oilfield_and_fuel_biocides

Oilfield & fuel biocides

We have developed biocides that comply with diverse regulatory and technical requirements for a variety of upstream, midstream and downstream applications. Our biocides have a broad spectrum of antimicrobial activity, combating bacteria, yeasts and moulds. They are highly effective, enabling low dosage levels for cost efficient treatment. Moreover, we offer solutions for modern diesel fuels. Our grotamar® product range is designed to protect diesel and diesel blends from microbial contamination – in fuel tanks and storage facilities, in engines in boats, ships and trucks, and in refineries.

Highly contaminated fuels can be treated with a shock dose of grotamar® to prevent further microbial growth, fuel quality degradation, and microbiologically influenced corrosion (MIC). Continuous and proactive treatment with grotamar® is recommended to prevent fuel contamination.

Challenges that our biocides deal with:

  • Providing complete protection against H2S for multiphase systems
  • Ensuring efficacy across a wide temperature range, from sub-zero (high viscosity/poor pumpability) to up to 350°C (thermostability)
  • Meeting diverse needs for free/low water content for various applications
  • Fate of the reaction products (post-addition)
  • Efficient H2S scavenging with conventional products generally requires a surplus of H2S scavenger
More about challenges

Biofilms in oil and gas exploration

Bacteria can be planktonic, i.e. free-floating, or sessile, i.e. attached to surfaces as a biofilm. Tests of water samples taken to evaluate bacterial concentrations only detect planktonic cells. A biofilm is an aggregate of microorganisms that adhere to each other and/or to a surface. A biofilm is often referred to as slime; however, not everything described as slime is a biofilm. The microbes produce a matrix of extracellular polymeric substances (EPS) generally comprising extracellular DNA, proteins and polysaccharides. Once established, biofilms are very difficult to remove entirely, and any residual cells can quickly regenerate the colony.

 

Biofilms in fuel tanks

Water forms condensation in tanks, and this creates droplets on the walls and in pipelines, and accumulates at the tank bottom. These droplets contain microbes, which can metabolise nutrients and generate a slick substance visible as bio sludge in the tank. In severe cases, a slimy biofilm can build on the tank walls. Within this gel-like mass, the microbes are shielded, and can proliferate unchecked. If part of the biofilm breaks off and falls into the diesel, the fuel will be inevitably contaminated. Even a small amount of biofilm contains countless microbes that can derive nutrients for growth from diesel. It is therefore crucial to regularly inspect tanks, and evaluate the need for cleaning.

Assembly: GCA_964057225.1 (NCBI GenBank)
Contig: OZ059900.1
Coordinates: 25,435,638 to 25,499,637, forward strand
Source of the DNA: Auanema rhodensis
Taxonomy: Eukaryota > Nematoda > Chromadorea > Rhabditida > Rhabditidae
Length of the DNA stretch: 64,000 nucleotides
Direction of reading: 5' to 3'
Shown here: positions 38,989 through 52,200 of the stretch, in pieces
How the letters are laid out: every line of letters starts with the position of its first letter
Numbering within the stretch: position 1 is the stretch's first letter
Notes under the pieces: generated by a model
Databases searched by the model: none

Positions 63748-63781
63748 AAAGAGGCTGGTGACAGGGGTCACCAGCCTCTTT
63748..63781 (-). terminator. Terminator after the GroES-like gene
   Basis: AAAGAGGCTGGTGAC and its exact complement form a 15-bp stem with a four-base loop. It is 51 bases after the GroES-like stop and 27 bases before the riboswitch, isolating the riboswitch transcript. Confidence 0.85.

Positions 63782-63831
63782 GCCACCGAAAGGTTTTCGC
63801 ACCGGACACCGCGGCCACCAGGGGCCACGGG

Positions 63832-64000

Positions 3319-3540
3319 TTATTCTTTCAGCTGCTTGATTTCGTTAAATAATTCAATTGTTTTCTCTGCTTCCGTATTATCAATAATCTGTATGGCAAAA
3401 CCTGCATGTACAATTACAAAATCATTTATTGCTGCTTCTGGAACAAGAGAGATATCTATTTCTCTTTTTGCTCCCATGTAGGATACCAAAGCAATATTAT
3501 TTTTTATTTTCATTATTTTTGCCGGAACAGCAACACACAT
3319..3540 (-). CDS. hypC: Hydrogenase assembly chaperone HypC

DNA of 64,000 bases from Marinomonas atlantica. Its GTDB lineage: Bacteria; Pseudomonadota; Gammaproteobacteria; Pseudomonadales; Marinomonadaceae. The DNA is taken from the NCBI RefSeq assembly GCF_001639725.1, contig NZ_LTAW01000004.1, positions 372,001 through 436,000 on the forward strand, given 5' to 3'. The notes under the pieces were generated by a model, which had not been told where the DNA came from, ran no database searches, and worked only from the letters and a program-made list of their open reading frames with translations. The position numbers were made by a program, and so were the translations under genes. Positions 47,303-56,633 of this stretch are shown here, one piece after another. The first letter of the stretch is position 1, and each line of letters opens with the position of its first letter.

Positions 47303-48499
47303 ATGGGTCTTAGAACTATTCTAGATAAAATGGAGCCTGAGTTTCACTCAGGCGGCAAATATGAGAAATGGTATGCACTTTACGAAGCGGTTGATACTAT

The only way to remove a biofilm is mechanically, i.e. by means of a thorough tank cleaning. Biocides of all types are only effective against bacteria and moulds on the surface of biofilms – they are unable to penetrate further. As a result, microbes within the biofilm are protected, and can continue to grow even after biocide treatment.A reactive approach to biofilms is insufficient – and even dangerous. Microbes can cause severe corrosion in a very short time, attacking both steel and aluminium. Pitting corrosion is a widespread problem found, for example, on ships – and can result in fuel tank leaks.

 

Microbial contamination

By microorganism bacteria, yeasts and moulds are meant. These microorganisms or in colloquial language microbes, are present everywhere. They are in the air, in the soil, in the water and also on our skin. They are not always a problem and some of them are even very useful, e.g. in the food industry. Only the total amount of the microbes might cause a problem in the fuel tank. Under optimal conditions, the microbes double within 20 minutes. After additional 20 minutes, there are 4 then 8 -16 32 – 64 … After 10 hours there are 1 073 741 824 microorganisms. The rapid proliferation explains the enormous build-up of so-called bio sludge in contaminated fuel tanks. This bio sludge blocks the fuel filter more and more and prevents a good flow. The flow of the fuel might stop completely and no fuel can reach the engine.

What are optimal conditions for the proliferation of microbes?